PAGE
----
I knew we'd get to this one sooner or later. An essay on art. As a photographer I am always hearing the refrain, " . . . but it isn't art."
Well photography is art, and it's craft as well. But often, especially with point and shoot cameras, a great deal of the craft is handled by the camera and this fools people into thinking there is no art. Not only is there art, but it can be almost pure art, devoid of craft.
The problem starts with the word art itself. The word means too many things. This is common in English, making one word, one group of letters, do double or triple duty — maybe even more.
You can bring cows in from the field, or field a ball, or in a similar vein, you can field a question. When you were young, you might have liked to play the field. You get the picture, uh, idea.
I'll let y0u play with the word art. The less I say here the better. It minimizes arguments.
If you hire an artist to make you some wine goblets, and give no instructions, you might get some incredibly imaginative goblets, wonderful to look at but completely useless when it comes to holding wine.
Once, I actually saw this happen when a well respected artist created a raku-fired, wine goblet collection. They were beautiful, they even moved when one walked by. The artist thought this was a neat effect; they were like the melding of mobiles and stabiles. Well, it was neat until the footsteps of a passing woman caused one to topple and break. I think Alexander Calder would have said these goblets needed more stability and less mobility.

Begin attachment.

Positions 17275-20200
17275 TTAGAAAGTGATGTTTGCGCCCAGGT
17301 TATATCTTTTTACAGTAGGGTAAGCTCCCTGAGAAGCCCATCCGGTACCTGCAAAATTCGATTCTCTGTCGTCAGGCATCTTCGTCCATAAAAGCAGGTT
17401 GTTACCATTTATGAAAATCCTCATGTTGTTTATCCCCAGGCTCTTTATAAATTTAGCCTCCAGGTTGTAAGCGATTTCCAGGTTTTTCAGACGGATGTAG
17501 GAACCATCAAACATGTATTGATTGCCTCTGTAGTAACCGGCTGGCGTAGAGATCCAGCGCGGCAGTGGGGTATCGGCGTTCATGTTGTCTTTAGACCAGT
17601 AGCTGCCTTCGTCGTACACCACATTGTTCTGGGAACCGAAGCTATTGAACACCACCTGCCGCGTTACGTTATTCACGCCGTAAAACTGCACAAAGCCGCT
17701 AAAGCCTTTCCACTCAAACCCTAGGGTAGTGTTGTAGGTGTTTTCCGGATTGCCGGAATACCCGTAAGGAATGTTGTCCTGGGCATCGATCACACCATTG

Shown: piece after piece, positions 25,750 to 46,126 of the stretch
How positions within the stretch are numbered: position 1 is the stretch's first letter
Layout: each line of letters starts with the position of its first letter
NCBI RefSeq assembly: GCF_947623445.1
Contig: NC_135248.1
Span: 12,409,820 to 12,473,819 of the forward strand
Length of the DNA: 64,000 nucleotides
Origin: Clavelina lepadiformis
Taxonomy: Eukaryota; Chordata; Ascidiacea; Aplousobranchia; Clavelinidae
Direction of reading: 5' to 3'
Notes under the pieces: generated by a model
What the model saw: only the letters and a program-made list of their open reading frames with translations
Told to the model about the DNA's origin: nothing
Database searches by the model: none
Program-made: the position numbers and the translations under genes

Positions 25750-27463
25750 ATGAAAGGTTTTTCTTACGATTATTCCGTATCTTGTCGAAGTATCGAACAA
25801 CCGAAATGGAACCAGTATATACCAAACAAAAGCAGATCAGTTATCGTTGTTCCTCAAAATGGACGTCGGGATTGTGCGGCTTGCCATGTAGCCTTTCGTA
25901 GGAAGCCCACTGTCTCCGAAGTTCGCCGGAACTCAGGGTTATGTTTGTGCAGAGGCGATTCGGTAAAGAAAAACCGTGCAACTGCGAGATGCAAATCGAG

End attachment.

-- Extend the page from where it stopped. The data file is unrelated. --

Also, the very creative raku finish contained poisonous substances that would leach into wine. Not good. The artist made goblets that were great to admire, especially if you laid them on their sides, but they were not good to drink from.
Think of these goblets as approaching pure art.
Now, go to a craftsperson to order some wine goblets. Immediately, you will be asked about the type of wine that these goblets will hold. Will it be red or will it be white? It does make a difference.
When you pick up your goblets, you will find that the mouth is not wider than the bowl. Each goblet will have a good stem, easily held, preventing the wine from being warmed by the hand. And the foot of each delicate goblet will be fashioned such that it allows one to place the wine down without concern for it falling over.
These goblets will not surprise you; they will be just as envisioned. Dull but functional. Think of these goblets as approaching pure craft.
Let's try another example. Ask an artist to make you a lawn chair and give them no restrictions and you might get something like these, but I doubt it — these are just so creative, they are unique. Made by the Dutch artist Lisette Spee and architect Tim van den Burg these chairs can be found in het Valkenbergpark in Breda, The Netherlands.
Art is the creative thought while craft is the quality, the skill, needed to realize the art — the creative vision. Simple, right?
Most of us want a measure of both in what we simply call art. We want it to be creative and we want it to be something more than we would expect of a three-year-old. Well, take the blinders off; sometimes, even three-year-olds are on to something.
Our daughter, Ashley, when she was but 18-months sat on the floor with a piece of paper and some fine-tipped markers; she poked the colourful markers through the paper. Then, she turned the paper over and had one of those "Eureka!" moments. She discovered the back of the smooth, white paper was textured with small ragged holes, each one revealing, and reveling in, a burst of colour. The toddler toddled off looking for mom in order to share her work of art.
Would you have thought of it? I doubt it.
To learn what craft, skill, was necessary to shoot the image of the toilette at sunset, please check out my other blog: Rockin' On: Photography.